Gov. Henry McMaster said he is allocating $2.4 million from the Governor’s Emergency Education Relief (GEER) Fund to the state’s eight historically black colleges and universities.
Originally a recommendation from accelerateSC, the investment will be used to support online instruction at each institution by upgrading hardware and by purchasing software, eLearning resources, and electronic textbooks, according to the governor’s office.
“This spring when learning went from in-person to online, the faculty and students at our HBCUs faced significant technology challenges,” McMaster said. “These funds will be used to upgrade the capabilities of these institutions to serve students with online learning.”
The allocation to each HBCU was based on the formula by which federal funds authorized under the Higher Education Emergency Relief Fund (HEERF) were dispersed: overall student enrollment at each institution and the percentage of Pell Grant recipients enrolled at each institution.
According to the governor’s office, the funds will be distributed:
|SC State University||$ 632,397|
|Denmark Technical College||$ 119,174|
|Allen University||$ 217,527|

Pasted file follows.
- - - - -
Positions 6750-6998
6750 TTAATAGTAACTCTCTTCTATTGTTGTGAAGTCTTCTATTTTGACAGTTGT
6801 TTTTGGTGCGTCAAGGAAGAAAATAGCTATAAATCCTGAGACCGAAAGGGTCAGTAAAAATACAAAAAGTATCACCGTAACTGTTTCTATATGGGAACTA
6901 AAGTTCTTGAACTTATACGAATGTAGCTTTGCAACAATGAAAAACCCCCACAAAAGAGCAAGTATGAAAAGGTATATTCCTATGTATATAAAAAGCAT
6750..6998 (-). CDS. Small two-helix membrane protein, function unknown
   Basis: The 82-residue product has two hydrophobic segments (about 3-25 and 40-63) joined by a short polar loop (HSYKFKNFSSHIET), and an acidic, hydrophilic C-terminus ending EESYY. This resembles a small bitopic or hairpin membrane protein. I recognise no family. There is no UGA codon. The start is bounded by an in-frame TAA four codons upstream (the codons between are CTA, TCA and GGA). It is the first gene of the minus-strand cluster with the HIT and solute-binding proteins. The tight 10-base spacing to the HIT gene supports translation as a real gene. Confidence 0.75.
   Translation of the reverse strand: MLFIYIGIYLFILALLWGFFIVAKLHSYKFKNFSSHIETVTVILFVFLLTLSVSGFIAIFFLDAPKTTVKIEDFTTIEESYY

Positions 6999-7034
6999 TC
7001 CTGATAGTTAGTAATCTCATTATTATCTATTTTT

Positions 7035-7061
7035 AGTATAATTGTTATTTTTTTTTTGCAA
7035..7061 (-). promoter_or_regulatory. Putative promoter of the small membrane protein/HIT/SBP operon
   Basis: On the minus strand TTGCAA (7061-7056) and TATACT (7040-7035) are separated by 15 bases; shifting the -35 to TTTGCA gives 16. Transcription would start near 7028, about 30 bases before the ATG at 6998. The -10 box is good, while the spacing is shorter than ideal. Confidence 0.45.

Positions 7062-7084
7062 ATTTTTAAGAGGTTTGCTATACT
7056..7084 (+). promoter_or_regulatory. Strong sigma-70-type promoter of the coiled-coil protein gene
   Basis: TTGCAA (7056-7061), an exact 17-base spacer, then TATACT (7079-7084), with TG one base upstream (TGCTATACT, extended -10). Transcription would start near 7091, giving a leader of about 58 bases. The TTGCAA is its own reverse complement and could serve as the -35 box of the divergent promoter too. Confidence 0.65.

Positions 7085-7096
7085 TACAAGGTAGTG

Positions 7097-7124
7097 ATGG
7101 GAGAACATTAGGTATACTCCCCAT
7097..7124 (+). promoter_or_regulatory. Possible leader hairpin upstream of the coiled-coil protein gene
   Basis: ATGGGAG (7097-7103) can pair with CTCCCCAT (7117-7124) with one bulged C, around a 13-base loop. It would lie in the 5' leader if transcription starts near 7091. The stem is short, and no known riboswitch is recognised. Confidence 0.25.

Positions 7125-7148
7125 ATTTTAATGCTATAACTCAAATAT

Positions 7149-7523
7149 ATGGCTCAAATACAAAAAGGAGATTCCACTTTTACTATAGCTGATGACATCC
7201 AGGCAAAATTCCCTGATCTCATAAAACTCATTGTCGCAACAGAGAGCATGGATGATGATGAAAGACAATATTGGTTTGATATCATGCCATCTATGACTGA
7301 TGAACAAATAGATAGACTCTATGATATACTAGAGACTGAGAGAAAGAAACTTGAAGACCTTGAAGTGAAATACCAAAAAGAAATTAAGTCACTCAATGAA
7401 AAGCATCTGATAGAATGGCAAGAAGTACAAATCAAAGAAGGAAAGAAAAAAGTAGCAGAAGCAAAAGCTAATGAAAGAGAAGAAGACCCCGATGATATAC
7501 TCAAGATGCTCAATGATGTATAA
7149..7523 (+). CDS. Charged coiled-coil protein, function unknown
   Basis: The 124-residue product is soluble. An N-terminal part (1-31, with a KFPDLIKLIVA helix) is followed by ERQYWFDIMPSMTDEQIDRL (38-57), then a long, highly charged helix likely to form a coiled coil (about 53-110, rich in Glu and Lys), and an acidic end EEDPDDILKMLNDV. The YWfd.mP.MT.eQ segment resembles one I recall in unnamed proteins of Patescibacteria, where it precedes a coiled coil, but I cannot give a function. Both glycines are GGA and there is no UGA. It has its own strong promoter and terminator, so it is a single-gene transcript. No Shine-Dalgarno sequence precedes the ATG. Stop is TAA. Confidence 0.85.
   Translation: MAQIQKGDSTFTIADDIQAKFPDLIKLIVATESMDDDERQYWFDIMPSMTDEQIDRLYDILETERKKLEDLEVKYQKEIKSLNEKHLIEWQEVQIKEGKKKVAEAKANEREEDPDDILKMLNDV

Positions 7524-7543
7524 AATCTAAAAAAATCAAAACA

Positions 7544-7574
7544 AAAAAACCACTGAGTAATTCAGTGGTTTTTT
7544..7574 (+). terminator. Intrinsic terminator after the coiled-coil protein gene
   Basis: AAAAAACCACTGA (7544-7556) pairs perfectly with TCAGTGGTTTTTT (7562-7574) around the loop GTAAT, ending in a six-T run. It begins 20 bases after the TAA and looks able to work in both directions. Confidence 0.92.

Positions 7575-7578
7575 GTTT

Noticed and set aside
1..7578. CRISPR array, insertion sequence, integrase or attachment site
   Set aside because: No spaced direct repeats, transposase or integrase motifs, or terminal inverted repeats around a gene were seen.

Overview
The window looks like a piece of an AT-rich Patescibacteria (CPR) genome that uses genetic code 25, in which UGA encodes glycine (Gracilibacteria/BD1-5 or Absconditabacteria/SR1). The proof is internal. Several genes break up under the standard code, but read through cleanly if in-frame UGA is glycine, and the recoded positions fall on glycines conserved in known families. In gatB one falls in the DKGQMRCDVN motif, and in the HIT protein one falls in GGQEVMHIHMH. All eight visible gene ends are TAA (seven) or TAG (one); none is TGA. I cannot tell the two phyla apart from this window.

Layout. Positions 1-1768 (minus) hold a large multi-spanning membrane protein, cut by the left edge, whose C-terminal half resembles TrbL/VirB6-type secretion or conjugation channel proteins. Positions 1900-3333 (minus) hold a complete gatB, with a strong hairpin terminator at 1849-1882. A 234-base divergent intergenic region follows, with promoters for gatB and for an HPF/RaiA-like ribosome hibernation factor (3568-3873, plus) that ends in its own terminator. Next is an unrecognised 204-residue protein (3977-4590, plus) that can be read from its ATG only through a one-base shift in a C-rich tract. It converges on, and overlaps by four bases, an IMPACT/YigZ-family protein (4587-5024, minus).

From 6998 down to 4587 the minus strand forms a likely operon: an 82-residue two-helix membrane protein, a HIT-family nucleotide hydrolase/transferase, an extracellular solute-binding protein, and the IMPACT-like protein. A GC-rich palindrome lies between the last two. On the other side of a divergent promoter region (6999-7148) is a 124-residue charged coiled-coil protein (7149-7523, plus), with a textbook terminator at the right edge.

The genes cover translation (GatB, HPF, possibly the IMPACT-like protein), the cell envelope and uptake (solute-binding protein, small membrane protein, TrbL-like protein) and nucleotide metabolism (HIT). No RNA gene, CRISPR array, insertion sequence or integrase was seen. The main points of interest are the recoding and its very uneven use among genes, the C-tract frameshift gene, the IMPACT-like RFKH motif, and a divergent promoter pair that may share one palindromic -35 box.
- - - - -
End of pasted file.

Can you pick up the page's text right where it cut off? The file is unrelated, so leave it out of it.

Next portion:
|Benedict University||$ 547,539|
|Claflin University||$ 546,023|
|Clinton College||$ 53,493|
|Morris College||$ 166,048|
|Voorhees College||$ 141,195|
As a condition of receiving the funds, each institution will provide to the Office of the Governor a report detailing the expenditure of funds and the outcomes achieved, state officials said.
GEER funds are federal funds awarded to each governor through the Coronavirus Aid, Relief, and Economic Security (CARES) Act signed into law by President Trump on March 27, 2020.
A governor can allocate GEER funds to school districts and institutions of higher education “most significantly impacted by coronavirus” and to education-related entities that the governor deems essential.
Dr. Roslyn Clark Artis, president and CEO of Benedict College and member of accelerateSC, made the original request for GEER funds to be allocated to the state’s HBCUs, state officials said.